The Broken House

Just how buggered is the United States Senate? George Packer in the New Yorker offers up some depressing reading on an institution utterly ruined by its own labyrinthian structures – both the physical building and the arcane rules and customs – and the increasing ways Senators, rather than doing their actual job of representing the interest of the citizens, spend little time on actual legislation and more on fund raising, publicity or goodness knows what else in their various cubby holes secreted around the building. And when they do troop into the chamber they spend inordinate amounts of time and effort to utilise obscure rules to ruin their opponents’ bills. Democratic choice said your party doesn’t have the majority? No problem, just use arcane old rules to wreck possible legislation by procedural means. Meanwhile important matters simply do not get discussed and dealt with. And they wonder why so many people don’t bother to vote?

And before you think hey, you’re not American, what does it matter to you that they can’t actually deliver the Great Democracy that they like to tell us all they do better than everyone else? Because some of those possible acts that get screwed up affect other nations – financial reform, foreign policy and aide, environmental protection. And because this sort of nonsense goes on in pretty much every parliament and senate in the democratic world to a lesser extent – and there’s that old worry that it will only get worse both here and there. And it doesn’t help anyone who believe in democracy if the institutions meant to serve it turn out to be full of self serving arseholes with no interest in representing the people and doing a good job. And you thought Mr Smith had a hard time when he went to Washington? (via Nick Smale)

Democracy in action

Hurrah! The people of Iraq are now officially free! No more occupation!!!! Well, except for 160,000 foreign troops and who knows how many foreign fundamentalist fighters. And behold, you who scoffed at Saint Tony and his cowboy pal, Sheriff George – now the cute little people of Iraq have a democratically elected government which truly represents them. Just like in America, where they have a government which was properly elected by the people and fore the people… Oh, hang on a minute… Oh, yes… Er… Hmmmm.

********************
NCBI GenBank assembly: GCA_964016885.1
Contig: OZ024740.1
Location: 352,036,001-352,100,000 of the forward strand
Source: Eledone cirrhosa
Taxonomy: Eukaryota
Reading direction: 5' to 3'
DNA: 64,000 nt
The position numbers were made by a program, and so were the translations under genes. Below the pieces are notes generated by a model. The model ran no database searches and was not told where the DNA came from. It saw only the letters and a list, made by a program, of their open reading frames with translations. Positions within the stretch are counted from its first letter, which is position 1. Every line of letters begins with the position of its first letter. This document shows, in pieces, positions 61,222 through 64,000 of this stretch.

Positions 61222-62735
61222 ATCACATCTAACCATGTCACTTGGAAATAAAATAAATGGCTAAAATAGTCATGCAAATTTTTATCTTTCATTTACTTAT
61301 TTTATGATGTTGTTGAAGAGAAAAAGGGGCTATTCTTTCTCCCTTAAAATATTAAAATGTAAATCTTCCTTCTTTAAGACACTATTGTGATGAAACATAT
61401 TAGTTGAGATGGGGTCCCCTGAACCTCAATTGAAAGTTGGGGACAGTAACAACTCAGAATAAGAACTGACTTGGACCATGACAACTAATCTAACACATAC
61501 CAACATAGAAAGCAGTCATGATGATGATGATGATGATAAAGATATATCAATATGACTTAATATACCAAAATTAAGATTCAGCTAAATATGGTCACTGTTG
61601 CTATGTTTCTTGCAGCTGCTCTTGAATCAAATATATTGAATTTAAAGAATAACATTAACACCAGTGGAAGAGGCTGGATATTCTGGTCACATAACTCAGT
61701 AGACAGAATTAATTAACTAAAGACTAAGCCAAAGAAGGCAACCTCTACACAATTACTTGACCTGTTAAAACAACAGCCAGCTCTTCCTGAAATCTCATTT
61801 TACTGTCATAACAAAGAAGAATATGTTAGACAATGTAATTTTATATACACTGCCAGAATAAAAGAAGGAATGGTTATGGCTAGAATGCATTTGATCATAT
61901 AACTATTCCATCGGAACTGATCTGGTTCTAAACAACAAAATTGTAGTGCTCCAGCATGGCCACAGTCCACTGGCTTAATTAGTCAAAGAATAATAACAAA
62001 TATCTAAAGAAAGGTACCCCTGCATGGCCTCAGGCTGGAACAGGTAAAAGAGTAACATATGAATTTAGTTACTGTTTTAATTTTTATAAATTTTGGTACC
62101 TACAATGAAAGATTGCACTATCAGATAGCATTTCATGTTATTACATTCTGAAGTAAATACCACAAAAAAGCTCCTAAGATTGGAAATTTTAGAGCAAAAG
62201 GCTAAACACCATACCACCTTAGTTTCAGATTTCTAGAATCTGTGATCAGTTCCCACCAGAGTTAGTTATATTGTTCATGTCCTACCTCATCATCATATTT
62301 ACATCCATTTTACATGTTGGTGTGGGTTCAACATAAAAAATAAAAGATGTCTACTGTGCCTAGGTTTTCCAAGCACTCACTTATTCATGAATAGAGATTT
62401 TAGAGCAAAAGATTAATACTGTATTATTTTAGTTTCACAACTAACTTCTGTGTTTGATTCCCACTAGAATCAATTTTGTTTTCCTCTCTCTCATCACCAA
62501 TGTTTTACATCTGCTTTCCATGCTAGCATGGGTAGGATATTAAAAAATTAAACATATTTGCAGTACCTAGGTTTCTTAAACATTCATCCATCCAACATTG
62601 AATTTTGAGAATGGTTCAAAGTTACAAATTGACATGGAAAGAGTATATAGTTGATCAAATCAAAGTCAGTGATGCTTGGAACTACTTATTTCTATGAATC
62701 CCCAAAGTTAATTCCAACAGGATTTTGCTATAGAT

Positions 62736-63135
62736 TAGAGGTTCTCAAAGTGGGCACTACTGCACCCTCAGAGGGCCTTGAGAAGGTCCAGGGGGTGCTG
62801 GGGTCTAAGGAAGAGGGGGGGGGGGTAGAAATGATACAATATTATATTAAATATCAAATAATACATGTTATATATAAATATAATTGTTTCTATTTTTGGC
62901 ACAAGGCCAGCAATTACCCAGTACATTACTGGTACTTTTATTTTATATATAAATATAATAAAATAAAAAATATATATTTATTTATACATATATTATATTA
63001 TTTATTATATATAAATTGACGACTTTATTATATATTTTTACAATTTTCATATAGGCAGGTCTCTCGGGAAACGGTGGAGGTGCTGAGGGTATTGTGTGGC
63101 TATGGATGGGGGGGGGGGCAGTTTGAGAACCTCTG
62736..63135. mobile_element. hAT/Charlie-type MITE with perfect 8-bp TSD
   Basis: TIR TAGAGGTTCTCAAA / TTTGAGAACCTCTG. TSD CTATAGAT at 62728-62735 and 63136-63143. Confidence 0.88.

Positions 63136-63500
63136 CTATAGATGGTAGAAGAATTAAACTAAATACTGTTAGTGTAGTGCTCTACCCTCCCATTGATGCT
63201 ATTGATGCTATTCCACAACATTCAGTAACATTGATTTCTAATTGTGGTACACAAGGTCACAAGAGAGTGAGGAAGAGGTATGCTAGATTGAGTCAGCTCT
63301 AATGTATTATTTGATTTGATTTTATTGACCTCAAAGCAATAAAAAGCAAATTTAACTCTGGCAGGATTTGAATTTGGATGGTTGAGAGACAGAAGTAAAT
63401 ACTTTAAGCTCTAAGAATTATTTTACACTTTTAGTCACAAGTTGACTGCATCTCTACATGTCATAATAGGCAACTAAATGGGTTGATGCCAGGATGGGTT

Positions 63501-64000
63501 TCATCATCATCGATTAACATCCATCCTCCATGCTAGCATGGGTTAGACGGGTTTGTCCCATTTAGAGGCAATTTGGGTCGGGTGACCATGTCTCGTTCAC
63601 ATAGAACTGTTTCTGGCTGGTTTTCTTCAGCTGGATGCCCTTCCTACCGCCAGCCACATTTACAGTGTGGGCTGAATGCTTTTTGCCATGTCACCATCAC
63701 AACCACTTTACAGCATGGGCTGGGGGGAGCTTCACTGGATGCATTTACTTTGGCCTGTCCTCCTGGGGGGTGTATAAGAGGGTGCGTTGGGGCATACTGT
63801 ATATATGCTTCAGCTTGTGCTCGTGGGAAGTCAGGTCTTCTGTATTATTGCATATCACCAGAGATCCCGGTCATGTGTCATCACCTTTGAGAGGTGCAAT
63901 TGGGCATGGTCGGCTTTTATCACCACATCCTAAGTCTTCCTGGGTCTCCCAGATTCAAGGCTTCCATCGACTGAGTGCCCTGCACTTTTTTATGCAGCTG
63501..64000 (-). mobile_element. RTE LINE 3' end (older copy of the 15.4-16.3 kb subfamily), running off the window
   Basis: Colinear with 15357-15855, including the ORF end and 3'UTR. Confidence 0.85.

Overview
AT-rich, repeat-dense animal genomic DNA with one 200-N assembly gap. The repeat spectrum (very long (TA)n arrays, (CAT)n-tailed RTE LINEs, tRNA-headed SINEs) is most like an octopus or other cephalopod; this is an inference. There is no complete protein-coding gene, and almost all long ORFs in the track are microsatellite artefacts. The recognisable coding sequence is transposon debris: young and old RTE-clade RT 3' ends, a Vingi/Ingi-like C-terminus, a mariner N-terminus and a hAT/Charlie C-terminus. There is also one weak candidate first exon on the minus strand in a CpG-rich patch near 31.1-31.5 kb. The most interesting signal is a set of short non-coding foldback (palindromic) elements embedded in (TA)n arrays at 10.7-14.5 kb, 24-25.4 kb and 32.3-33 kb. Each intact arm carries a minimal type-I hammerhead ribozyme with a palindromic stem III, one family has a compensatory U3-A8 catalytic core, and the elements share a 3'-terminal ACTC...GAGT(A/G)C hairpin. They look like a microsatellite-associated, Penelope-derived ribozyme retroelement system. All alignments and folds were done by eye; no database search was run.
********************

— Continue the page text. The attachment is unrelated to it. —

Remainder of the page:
Labour shows its anti-democratic side

So, Labour have made a humiliating climb down in the Scottish election campaign. They have been playing the independence bogey man card in their fight against the Scottish National Party, their main rivals. The SNP have promised to hold a referendum to allow the Scottish people to decide if they wish to move from a devolved parliament to full independence. Labour said that constitutional matters were a reserved power to Westminster and the Holyrood parliament could not even mount such a referendum.

Now you will notice this is London saying not only that the Edinburgh parliament does not have final say over independence, but on simply holding a referendum. Now obviously constitutional change would have to include all of the UK legislative bodies. But to threaten to block a possible referendum being held by a possible SNP government in Edinburgh? That is something else – that is effectively saying that London will not even allow the Scottish people to register their opinion. Does democracy so frighten these people?

For starters that is immoral and profoundly undemocratic. It is an action which is also very ill-considered, as this kind of thing will infuriate most Scots and drive them towards the nationalist camp and increase an anti-Westminster and possibly anti-English sentiment, neither of which are productive. Today Labour backtracked to say they would never block a referendum, but the damage is done. Labour have once more shown themselves to be a centrally-driven party who think nothing of over-riding Scottish concerns when it suits their London office. Im not making any pitch here for or against possible independence, but the right for Scottish citizens to have their say on the matter is utterly paramount. It is a matter of simple democracy and of the right of self-determination for all nations that is guaranteed under international law.